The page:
As with any recording, be conscious of copyright materials. If you are sharing any music, especially, be sure to have your licensing in place. Facebook LIVE does not like the use of music—they will often shut it down if they believe there is a copyright issue, so don’t bother.
Tips for Success
So the question remains—to LIVE or not to LIVE? I say do it! Just jump on and try it. Here are a few hints to make your efforts successful.
- Be conscious of your background and lighting. Try them inside and outside.
- Get experimental about it. It’s so simple. Get outside, literally out into the world and figurately get outside of your box.
- Get clear about your why. Why do you want to do a LIVE? Who do you want to reach? What is your message, overall and for each particular LIVE?
- Invite people to join you, follow you, Like your page and share the videos.
Using a Call to Action at the end of each video will help direct listeners to where you’d like them to be. Some easy options are to: Like your Facebook ministry page or group; invite them to your email list by posting a link to sign up; encourage an action specific to your video.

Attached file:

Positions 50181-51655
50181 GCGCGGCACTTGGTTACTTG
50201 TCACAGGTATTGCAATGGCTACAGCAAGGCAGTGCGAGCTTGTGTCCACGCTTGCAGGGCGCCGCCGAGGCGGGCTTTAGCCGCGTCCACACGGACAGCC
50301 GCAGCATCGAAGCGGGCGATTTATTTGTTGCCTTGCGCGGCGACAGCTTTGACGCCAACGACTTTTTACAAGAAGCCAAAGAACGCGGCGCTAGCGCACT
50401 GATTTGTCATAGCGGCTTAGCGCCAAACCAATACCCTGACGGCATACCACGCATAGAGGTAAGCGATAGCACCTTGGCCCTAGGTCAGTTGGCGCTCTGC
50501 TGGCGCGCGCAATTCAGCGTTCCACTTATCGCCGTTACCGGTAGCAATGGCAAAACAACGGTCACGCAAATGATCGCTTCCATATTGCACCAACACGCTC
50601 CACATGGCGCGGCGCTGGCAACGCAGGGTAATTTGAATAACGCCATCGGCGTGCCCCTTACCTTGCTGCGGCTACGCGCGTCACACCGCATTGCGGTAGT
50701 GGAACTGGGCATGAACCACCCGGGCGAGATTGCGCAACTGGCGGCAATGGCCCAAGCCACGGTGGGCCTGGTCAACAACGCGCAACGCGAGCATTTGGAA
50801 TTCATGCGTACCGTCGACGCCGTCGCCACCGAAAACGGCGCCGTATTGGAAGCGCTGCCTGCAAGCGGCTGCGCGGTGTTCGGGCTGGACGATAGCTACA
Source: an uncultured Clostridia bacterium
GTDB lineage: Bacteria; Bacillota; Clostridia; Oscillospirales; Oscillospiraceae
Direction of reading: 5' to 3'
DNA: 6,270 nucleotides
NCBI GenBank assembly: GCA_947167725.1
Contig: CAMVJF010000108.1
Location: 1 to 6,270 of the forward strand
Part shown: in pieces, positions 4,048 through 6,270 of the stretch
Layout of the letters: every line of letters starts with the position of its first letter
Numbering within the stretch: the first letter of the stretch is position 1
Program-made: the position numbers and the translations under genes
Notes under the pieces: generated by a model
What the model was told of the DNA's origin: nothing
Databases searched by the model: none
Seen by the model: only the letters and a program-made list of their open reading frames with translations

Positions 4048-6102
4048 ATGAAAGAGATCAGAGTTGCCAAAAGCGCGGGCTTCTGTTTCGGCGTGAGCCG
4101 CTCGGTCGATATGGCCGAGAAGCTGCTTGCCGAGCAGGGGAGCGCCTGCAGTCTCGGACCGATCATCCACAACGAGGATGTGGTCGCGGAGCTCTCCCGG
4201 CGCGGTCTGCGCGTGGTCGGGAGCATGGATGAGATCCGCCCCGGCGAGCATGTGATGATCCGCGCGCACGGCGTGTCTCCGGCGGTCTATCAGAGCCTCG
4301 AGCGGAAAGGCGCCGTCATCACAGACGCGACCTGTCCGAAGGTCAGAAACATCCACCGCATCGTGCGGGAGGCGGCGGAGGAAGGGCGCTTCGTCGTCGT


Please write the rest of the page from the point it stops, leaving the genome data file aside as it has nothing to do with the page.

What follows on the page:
There is lots of noise in the social media platform so make your message count. Here are a few Don’ts that will support your success:
- Do not … do a LIVE just to do a LIVE—have a plan.
- Do not … ramble or repeat yourself.
- Do not … try it once and quit—keep a consistency in your presence and messaging.
- Do not … be afraid! Just do it!
In summary, there are many faces and way to utilize video in your ministry. Livestream and podcast are great to use for your Sunday services and for archiving purposes. Either way you can set up a channel and enroll subscribers. You can post links to each on your website and create a loyal audience.
Facebook LIVE is a wonderful tool for informal conversations, for becoming visible and for building relationships with the online world. Use LIVE for introductions, invitations and even to link over to your livestream on Sunday mornings or your recordings.